An Interview with Brenda, a Guatemalan YCW Activist Who Went to the ILO

‘We are all workers, we all have the right to organize into a union’

What is your role in your national movement?

I am an activist in the Guatemala YCW coordination team. We are a small team of activists coordinating the activities of the groups.

What are the main activities of the Guatemala YCW presently?

Our priorities are the personal actions carried out at our workplaces. In addition, we are working at extending the movement. We are now in an investigation and initiation process in another two cities and we are following up new base groups which have been set up in the metropolitan area of Guatemala City (the capital).

What is your personal experience of action?

I have almost always worked for the government. There is a problem of flexibilization there. They give work contracts that enable them to reduce the workers’ rights. In my last job in a human rights institution, most workers did not have access to established labor rights. It was a human rights institution, so there was a huge contradiction there!

The election year was approaching and in Guatemala, a change of government usually leads to a change of the whole personnel in public institutions. We were therefore faced with the threat of dismissal and we knew that a military government might return to power. We finally decided to form a trade union with 3 objectives.

What were those 3 objectives?

The first one, more personal, was to defend our right to work, our right to continue working because we were doing a good job.

The second one was to set a precedent, to show that despite the type of contract we had, we could get together and organize into a union because in Guatemala, only permanent workers are supposed to be allowed to do that. We were saying: “No, we are all workers, we all have the right to organize into a union.

The third one, which was more a matter of general principle, was the defense of human rights. We were saying: “If a military government is back to power today, we must denounce human rights violations, we must play a more critical role regarding what the state institutions do.

So we formed a trade union. The institution employed around 150 workers and 43 were members of the union, i.e. around one third if you include the other people who were supporting us. We developed two strategies: we created a union as an administrative entity allowing us to negotiate, and then we put forward a list of social demands.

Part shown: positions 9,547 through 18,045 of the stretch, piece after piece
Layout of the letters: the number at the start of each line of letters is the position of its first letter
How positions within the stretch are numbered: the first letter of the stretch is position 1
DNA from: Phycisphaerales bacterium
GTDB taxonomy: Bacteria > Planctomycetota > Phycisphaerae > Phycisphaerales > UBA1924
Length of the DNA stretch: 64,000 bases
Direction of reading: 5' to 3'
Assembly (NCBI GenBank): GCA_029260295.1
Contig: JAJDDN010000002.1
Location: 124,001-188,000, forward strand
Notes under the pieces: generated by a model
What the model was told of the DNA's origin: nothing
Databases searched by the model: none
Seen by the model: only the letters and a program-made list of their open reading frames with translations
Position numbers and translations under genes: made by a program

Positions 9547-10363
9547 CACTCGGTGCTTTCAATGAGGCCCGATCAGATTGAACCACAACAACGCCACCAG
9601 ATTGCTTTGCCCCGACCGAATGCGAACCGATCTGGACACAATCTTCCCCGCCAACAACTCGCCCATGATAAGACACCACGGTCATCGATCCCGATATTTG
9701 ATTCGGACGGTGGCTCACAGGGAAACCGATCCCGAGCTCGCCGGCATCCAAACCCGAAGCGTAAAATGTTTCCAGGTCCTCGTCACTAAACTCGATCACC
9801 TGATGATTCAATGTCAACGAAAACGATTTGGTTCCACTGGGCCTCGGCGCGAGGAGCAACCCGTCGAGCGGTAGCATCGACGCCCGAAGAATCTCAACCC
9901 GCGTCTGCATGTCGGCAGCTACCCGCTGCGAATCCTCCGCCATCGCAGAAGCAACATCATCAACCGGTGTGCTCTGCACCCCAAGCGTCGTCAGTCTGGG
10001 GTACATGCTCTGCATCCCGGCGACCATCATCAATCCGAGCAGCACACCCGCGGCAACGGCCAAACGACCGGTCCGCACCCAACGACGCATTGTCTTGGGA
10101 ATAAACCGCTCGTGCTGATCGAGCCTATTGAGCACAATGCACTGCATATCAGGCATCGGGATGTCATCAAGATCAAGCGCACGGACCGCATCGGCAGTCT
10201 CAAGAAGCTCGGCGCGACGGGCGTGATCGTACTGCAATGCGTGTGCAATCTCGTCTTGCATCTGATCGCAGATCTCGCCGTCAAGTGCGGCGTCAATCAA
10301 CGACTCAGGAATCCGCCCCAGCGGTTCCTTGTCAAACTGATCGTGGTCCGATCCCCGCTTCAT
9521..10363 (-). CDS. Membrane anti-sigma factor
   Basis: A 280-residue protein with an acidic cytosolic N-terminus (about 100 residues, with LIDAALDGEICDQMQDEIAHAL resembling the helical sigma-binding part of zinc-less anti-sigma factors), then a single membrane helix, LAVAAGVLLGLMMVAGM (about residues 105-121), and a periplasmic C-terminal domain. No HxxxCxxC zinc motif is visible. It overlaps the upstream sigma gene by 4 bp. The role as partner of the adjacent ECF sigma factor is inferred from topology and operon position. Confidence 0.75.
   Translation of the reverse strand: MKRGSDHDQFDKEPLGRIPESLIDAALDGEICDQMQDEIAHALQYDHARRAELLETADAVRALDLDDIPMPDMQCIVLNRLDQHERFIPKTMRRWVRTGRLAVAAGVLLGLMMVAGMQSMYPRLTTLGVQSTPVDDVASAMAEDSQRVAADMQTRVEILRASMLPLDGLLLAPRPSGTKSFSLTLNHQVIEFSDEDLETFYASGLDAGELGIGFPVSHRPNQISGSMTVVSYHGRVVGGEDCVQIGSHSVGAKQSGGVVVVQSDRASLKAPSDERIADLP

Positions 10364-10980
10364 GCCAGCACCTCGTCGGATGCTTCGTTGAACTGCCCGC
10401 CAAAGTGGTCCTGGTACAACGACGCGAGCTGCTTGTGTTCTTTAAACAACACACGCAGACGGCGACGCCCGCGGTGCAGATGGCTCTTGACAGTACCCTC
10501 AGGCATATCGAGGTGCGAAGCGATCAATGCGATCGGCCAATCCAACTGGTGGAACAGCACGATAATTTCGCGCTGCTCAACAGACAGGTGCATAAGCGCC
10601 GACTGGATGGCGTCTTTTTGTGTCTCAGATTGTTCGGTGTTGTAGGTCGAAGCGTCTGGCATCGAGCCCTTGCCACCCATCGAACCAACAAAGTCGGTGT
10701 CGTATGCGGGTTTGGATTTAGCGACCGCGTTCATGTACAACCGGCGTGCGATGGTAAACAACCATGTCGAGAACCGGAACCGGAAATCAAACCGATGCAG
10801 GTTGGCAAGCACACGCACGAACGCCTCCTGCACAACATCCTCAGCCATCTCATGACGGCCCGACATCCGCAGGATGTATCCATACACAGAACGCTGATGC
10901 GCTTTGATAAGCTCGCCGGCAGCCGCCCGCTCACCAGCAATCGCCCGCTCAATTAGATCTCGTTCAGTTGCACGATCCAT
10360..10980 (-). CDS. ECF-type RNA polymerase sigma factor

We asked for job stability, the elimination of the differences between contracts, and the recognition of legally established rights for all workers. In case of dismissal, we demanded negotiations within a negotiation committee made up of workers and management officials to examine each case. We demanded a salary increase because many of us were not even getting the minimum salary. And we asked them to improve the facilities because we were working in a hazardous building.

And what happened with the new government?

All our negotiations were conducted with the new government, and we obtained job stability for another year. Otherwise most of us would have been dismissed immediately. We managed to negotiate a few things, for instance cases of dismissal, harassment, postnatal leave, using international conventions and national laws.

Are you still working in that institution?

No, I had to leave. But the IYCW is still supporting the process from a distance.

You just said that the trade union had used international conventions. You came to Europe and took part in the ILO Conference last June. What did you learn there? And do you think that the voice of the working youth is heeded over there?

Yes, of course it is heeded. We were told that the most important thing was to get that participation because all statements are included in the report. For me, this ILO participation was a very interesting process: not only for being here and spending 10 days at the conference, but because it was part of a broader process. In the Americas, we followed a coordination process through Skype or email, a specific approach to know the actions developed by each one and the political stands of the countries. But first we discussed the request made by the IYCW to send someone to the conference. We decided that it was important to go there to denounce our reality and make it known. It is also important because it has an international dimension that does not always reach us. Sometimes we have the feeling that our struggle and our demands are somehow more concrete, more direct, but we also need to find a way to express our demands in words that are used at the international level.

This was a learning space for me.

Who did you discuss the young workers’ problems with in Geneva?

I was in the Committee on Social Protection in the New Demographic Context. There were some interesting discussions. I liked that a lot. It seemed to me that the workers were very well organized, their defense was prepared thoroughly compared to the employers and the governments.

We [the IYCW] participated. We had written a document with all the demands we had in the Americas and I read the text. And our demands appear in the final document of the conference.

One may think that nobody listens to you over there, that nobody pays attention because when we took the floor it was 7 or 8 pm, but actually, when we spoke with people in the following days, they said to us: “I listened to your statement… Very good indeed!

In the Standards Committee which examines more concrete cases, I also had the opportunity to speak with the delegation of Guatemala – my country – and to discuss with the official delegate of the trade union to put some pressure on him. In addition, we had meetings with other international organizations and youth movements.

This really was a beautiful experience.


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